- The National Institutes of Health: National Institute of Allergy and Infectious Diseases (NIH NIAID)
4. Maintain an optimistic, future-oriented outlook.
Remind yourself and your teens that there is a future beyond this crisis.
In the meantime, think about what can you do to keep your brain and body active. How about following YouTube video tutorials to learn something cool? One of my patients is learning to play the ukulele, and another is learning to juggle. Eventually your teen and their friends will be able get together to debut the new talents they've developed in person. Until then, they can update each other over FaceTime or by posting short clips to TikTok, Snapchat or Instagram.
Setting a goal and working toward it will help them feel less isolated.
5. Socialize with the help of social media and other means of virtual connection.
There are ways to strengthen friendships even during times of social isolation.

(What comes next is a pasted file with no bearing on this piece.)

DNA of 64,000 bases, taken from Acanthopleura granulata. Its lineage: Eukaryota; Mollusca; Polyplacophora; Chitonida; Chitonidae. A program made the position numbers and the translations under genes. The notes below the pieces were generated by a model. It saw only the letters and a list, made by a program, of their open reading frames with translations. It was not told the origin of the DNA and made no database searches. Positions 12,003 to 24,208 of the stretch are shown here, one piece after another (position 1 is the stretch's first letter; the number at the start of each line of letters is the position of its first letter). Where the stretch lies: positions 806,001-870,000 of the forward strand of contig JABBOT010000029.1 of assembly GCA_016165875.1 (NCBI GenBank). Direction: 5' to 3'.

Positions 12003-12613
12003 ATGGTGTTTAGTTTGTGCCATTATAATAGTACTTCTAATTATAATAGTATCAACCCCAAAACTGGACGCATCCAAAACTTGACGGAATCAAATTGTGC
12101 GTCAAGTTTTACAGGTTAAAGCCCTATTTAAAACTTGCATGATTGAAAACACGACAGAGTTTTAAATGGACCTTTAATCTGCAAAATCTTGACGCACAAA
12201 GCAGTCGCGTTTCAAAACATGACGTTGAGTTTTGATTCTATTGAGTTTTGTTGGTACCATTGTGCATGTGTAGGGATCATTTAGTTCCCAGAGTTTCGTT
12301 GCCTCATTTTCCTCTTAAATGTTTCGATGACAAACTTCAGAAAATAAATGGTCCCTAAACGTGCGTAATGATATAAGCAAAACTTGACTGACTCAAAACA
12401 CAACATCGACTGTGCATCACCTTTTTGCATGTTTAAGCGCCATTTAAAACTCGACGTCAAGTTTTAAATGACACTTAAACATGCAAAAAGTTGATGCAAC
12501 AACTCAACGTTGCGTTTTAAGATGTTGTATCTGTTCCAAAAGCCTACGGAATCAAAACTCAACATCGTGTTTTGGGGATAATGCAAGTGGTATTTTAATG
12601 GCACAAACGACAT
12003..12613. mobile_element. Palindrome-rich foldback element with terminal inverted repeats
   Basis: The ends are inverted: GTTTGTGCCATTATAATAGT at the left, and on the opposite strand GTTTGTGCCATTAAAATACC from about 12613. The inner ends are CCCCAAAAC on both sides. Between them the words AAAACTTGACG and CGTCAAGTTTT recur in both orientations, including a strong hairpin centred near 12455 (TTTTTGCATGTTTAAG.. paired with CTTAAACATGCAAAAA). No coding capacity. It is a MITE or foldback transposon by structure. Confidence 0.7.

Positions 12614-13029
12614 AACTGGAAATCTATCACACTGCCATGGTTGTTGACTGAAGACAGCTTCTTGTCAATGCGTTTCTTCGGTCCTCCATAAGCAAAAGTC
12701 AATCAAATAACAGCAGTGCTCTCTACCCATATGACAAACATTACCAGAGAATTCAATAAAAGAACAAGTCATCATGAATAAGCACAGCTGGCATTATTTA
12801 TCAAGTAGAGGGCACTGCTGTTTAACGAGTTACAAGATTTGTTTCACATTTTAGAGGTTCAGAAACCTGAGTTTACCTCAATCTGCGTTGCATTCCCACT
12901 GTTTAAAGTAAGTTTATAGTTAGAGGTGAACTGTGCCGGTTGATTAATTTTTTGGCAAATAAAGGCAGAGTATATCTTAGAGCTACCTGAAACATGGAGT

Social media and apps like Snapchat, Facebook, Instagram, and others certainly have their drawbacks, but they can connect you and your teens to the outside world and help maintain friendships.
How about scheduling video calls on Zoom or other free platforms throughout the day? Organize a virtual gathering, or even an online themed dance party. Be silly with it.
You and your kids can also check out virtual learning opportunities.
Sustaining friendships in this way is protection for your mental health.
To thrive, humans need a sense of connection, ideally to both friends and family.
This is true for all of us, and especially for adolescents.
Important note: If you or your someone you know is feeling suicidal, or if you are worried about yourself, your teen or a free, confidential, judgment-free help is available 24/7 from the National Suicide Prevention Lifeline at 1-800-273-8255.